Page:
In 1965, Dan Flavin wrote: 'What has art been for me? In the past, I have known it (basically) as a sequence of implicit decisions to combine traditions of painting and sculpture in architecture with acts of electric light defining space. . .'
The current exhibition of pieces, loaned to the Serpentine Gallery by the artist's son and the Dia Center for the Arts, provides an opportunity to view and experience the work of an American artist who - along with others such as Donald Judd and James Turrell - is often cited as a significant influence by British architects of a 'minimalist' inclination.
Flavin's materials consist of basic fluorescenttube light-fixtures and the palette offered by the available hues of fluorescent light. It was this 'economy of means' which led to his work being denoted 'minimalist', a term which he himself disliked and rejected - as did most of the British architects dubbed minimalist during the 1980s and '90s.
He argued that, on the contrary, his investigations into the relationship between space, light, and the formal components enclosing space offered a rich perceptual experience, to which the abstracted formalism of the installation played a subordinate role.
It is this attitude which struck a chord with many architects, keen to distance themselves from the formal excesses of Post-Modernism, and the excess of 'meaning' attached to that multitude of signs and surface-colours.
The Serpentine exhibition reveals what powerful visual effects can be achieved with coloured light, and how light influences one's perception of space. Installed in the west gallery, the strong green fluorescent 'barrier' construction entitled Untitled (to you, Heiner, with admiration and affection) transforms the environment of the gallery and the park framed by the windows into a haze of dark pink.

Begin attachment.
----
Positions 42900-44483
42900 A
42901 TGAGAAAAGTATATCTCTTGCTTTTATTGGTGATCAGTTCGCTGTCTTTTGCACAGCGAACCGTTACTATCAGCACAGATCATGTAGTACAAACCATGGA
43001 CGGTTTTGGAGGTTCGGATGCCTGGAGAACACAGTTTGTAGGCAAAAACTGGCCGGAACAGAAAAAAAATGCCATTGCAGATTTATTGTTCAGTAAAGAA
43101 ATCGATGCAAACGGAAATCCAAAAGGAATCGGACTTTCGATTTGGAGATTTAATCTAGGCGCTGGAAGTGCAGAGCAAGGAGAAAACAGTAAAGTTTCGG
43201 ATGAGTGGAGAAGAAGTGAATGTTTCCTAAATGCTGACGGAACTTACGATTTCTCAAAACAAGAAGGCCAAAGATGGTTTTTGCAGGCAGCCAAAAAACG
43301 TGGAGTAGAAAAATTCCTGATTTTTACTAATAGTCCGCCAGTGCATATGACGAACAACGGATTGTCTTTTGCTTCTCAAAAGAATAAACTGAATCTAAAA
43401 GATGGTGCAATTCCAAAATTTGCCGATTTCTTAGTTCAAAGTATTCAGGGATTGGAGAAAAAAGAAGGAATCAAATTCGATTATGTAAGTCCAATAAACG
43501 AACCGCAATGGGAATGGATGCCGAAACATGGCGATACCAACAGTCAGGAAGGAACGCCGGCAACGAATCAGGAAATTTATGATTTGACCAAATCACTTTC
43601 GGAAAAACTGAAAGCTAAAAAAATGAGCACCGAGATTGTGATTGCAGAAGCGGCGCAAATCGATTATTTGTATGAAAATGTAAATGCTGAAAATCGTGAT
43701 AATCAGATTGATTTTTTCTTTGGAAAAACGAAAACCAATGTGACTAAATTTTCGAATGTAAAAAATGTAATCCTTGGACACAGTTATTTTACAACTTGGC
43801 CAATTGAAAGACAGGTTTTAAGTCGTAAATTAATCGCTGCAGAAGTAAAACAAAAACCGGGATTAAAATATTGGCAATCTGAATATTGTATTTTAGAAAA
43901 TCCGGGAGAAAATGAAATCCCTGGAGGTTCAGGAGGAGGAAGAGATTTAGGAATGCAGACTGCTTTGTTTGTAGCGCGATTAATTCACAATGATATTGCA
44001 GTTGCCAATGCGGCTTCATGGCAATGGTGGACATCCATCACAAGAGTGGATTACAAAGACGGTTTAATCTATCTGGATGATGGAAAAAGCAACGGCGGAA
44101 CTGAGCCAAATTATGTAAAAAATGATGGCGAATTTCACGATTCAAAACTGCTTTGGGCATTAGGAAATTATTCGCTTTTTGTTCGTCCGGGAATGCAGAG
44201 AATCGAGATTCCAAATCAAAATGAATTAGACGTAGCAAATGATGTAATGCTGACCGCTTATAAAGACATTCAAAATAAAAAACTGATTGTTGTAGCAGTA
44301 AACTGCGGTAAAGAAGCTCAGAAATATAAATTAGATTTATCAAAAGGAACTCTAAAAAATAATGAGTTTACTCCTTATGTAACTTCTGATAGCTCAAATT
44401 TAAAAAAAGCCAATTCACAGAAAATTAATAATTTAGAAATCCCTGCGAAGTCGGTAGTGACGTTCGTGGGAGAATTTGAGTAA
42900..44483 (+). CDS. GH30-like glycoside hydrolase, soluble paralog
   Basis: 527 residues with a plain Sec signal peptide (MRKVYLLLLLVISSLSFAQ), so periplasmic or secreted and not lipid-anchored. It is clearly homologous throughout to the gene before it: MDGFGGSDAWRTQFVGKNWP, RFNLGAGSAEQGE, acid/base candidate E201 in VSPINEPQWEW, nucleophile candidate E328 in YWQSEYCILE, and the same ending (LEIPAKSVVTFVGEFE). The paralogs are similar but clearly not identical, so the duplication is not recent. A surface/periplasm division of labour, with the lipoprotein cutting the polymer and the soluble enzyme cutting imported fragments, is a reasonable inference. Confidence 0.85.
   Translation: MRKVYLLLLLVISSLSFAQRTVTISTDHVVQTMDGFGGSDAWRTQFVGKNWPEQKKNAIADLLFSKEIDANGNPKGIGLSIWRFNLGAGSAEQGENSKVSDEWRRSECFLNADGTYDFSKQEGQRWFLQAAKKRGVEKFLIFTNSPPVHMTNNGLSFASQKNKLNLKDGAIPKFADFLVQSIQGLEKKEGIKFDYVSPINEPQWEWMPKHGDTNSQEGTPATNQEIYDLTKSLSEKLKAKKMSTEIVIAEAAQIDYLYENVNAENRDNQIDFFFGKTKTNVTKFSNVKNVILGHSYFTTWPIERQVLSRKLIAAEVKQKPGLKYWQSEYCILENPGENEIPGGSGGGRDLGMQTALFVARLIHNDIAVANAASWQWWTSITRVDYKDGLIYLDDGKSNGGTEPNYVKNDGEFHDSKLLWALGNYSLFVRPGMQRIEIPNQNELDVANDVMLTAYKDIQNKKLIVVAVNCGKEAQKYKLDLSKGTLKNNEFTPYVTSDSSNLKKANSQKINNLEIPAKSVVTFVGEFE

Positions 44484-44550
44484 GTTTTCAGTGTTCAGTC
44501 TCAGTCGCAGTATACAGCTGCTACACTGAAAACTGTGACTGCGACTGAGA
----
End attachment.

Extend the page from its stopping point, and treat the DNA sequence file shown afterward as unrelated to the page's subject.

After spending a few minutes in this room, the preceding gallery (formerly a pure white, introverted container for a series of 'monuments'made of cool white fluorescent light, dedicated to V Tatlin) is also richly saturated in pink.
The relentless repetition of vertical and horizontal lines in the installations themselves become less the focus of attention, than a more dissipated perception of colour-washing and merging against the walls and floors of the space.
The work highlights the flatness of the detailing of the gallery itself, so that one becomes acutely aware of its limits as an architectural and spatial experience.
It seems significant that the four cornerpieces on display, conceived as a celebration of a particularly meaningful kind of architectural space, have not been installed in the actual corners of the galleries, but are joined together as a freestanding sculptural installation more reminiscent of an exhibition stand.
The work of Dan Flavin is showing at the Serpentine Gallery, London, until 23 September